Intellectually, this film was very satisfying and it also reawakened my deep feelings of joy from nearly thirty years ago when I first heard Richard Thompson perform live and developed (a now extinct) collection of cd's and lp's featuring many musicians who either played with Fairport Convention or were in bands with former members of the band -- I loved those recordings of Ian Matthews, Dave Swarbrick, Sandy Denny, Steeleye Span, Martin Carthy, Richard and Linda Thompson and many others and these recordings led to my enjoyment of other bands like The Oyster Band, Tempest, The Battlefield Band, and many others. Those were also the days when I subscribed to the enthusiastic folk-rock magazine, Dirty Linen, a publication that helped me greatly and joyfully increase my music listening tastes. Needless to say, for just over an hour this afternoon, my mind raced and my heart swelled as listened, digested, and remembered.
And, there was more to come.
I transitioned smoothly from the last images and sounds from the documentary, featuring clips from the 2017 Festival at Cropredy (the annual Fairport Convention reunion, and so much more!) celebrating the 50th anniversary of Fairport Convention's formation, to the Royal Melbourne Golf Club for the second day of competition between the USA and the International side.
For much of the day, it looked like the International side would repeat their accomplishment of the previous day and flatten the USA. But, as the last three matches wound down it was if the USA side was suddenly possessed by the spirit of Great Britain's Ian Poulter, one of the most thrilling players in pressure situations in team match play I've ever seen. First, Patrick Contlay made a midrange putt on the 18th hole his team needed to win their match; next, Justin Thomas repeated Contlay's feat and the USA won a second point for the session; in the day's last match, Rickie Fowler had to make a tricky six foot putt for par to preserve a tie in his team's match. He succeeded -- and about 45 minutes earlier it had looked like he and Gary Woodland would be defeated in this match.
I'm not very partisan about these matches. I love watching great golf and and I love the drama of match play. The way the USA finished out this session was brilliant, gutsy, dramatic, and (the team can hope) inspiring. Will this great finish that rescued the USA from entering the third day nearly insurmountably behind bolster the Yanks? Will it serve as a jolt to help them keep scrapping and possibly overcome the three point lead the International side currently holds? (To win the Presidents Cup, the International side must win 9 points over the next two days; the USA must win 12).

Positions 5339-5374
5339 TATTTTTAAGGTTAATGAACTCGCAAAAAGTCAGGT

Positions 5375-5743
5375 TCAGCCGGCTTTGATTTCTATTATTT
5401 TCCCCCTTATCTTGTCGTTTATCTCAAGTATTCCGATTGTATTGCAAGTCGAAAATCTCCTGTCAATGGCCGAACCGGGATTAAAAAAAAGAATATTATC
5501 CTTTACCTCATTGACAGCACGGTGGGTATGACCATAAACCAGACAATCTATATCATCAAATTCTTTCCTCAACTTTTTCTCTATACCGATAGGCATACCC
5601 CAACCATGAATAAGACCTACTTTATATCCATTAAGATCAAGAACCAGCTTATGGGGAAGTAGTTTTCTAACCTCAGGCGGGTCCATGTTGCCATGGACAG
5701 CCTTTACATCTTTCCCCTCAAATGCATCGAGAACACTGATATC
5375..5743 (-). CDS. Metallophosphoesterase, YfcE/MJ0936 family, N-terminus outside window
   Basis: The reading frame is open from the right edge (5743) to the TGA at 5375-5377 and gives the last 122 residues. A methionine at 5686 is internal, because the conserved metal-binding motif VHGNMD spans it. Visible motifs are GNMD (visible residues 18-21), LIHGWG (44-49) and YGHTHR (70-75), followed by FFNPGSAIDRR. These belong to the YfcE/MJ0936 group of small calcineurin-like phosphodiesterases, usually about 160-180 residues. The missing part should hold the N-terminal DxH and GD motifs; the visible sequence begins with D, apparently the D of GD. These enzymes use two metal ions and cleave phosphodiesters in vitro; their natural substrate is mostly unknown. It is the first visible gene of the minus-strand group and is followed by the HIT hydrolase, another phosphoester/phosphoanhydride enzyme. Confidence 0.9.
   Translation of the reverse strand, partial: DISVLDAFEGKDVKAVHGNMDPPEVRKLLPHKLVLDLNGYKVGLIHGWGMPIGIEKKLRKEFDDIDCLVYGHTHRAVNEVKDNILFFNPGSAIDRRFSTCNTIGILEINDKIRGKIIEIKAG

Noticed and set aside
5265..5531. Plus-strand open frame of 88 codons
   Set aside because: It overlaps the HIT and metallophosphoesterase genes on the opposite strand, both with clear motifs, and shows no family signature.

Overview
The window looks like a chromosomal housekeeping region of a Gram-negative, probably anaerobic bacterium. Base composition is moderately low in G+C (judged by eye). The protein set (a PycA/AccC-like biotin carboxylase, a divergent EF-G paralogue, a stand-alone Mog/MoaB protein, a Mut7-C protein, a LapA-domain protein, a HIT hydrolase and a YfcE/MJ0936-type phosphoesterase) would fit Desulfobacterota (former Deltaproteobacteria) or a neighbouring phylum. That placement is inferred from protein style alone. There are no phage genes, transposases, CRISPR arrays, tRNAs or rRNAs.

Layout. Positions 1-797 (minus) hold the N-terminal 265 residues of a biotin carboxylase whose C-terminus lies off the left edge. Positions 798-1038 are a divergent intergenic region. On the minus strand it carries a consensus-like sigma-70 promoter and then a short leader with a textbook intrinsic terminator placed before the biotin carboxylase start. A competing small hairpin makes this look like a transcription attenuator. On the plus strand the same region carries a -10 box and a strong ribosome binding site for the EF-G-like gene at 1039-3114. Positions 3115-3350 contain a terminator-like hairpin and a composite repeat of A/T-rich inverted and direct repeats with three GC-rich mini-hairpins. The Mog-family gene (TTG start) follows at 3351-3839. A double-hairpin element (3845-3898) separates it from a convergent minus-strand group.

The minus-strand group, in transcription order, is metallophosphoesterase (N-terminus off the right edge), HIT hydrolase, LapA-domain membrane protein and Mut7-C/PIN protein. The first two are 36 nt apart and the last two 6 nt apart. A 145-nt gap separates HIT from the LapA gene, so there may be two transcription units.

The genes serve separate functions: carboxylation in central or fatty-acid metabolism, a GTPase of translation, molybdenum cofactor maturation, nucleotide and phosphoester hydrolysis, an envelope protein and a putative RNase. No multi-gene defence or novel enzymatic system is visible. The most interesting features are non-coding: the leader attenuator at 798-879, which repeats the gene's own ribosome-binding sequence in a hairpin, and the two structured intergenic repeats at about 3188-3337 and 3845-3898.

But, I think a jolt of emotional uplift can be short-lived.
If the USA comes back, overcomes the International side, and wins the Presidents Cup, I think it will be because of these factors:
- The USA is a more deeply talented team and over the course of the competition, its depth of talent could very well translate into more matches won.
- On Thursday, I thought the USA players demonstrated that they are understanding better how to play the golf course. Team Captain Tiger Woods commented on this after the second session -- and he's been a model for how to play Royal Melbourne. Given the green's quickness, steep slopes, and many undulations, the wiser players will not fire shots directly at the pin, but, as they hit approaches, factor into their shots' placement the speed of the greens and way the ball will roll down these slopes and up and down these undulations. Woods emphasized that on this course, players must realize that a shot that ends up 15-20 feet from the pin can be a very good shot, possibly the best that could be hoped for. Shooting directly at these pins on these greens can often result in shots that roll off the back of the green and pose difficult pitches or chips coming back to the green. It will be interesting today to see if the USA players consistently choose targets on the green that may leave them longer putts, but that will be safely on the green, not in trouble.
- The USA team, overall, is more experienced in international team match play. If the USA can shrink the International side's lead and this contest tightens up, it's possible that the USA will perform better under pressure because of their experience.
But, you know what? You never know! I'm just looking forward to watching as much of the action as I can before I join Jake, Carol Lee, Ed, and Nancy at the Timbers at 5 for Friday evening dinner and picking up the action again when I return home.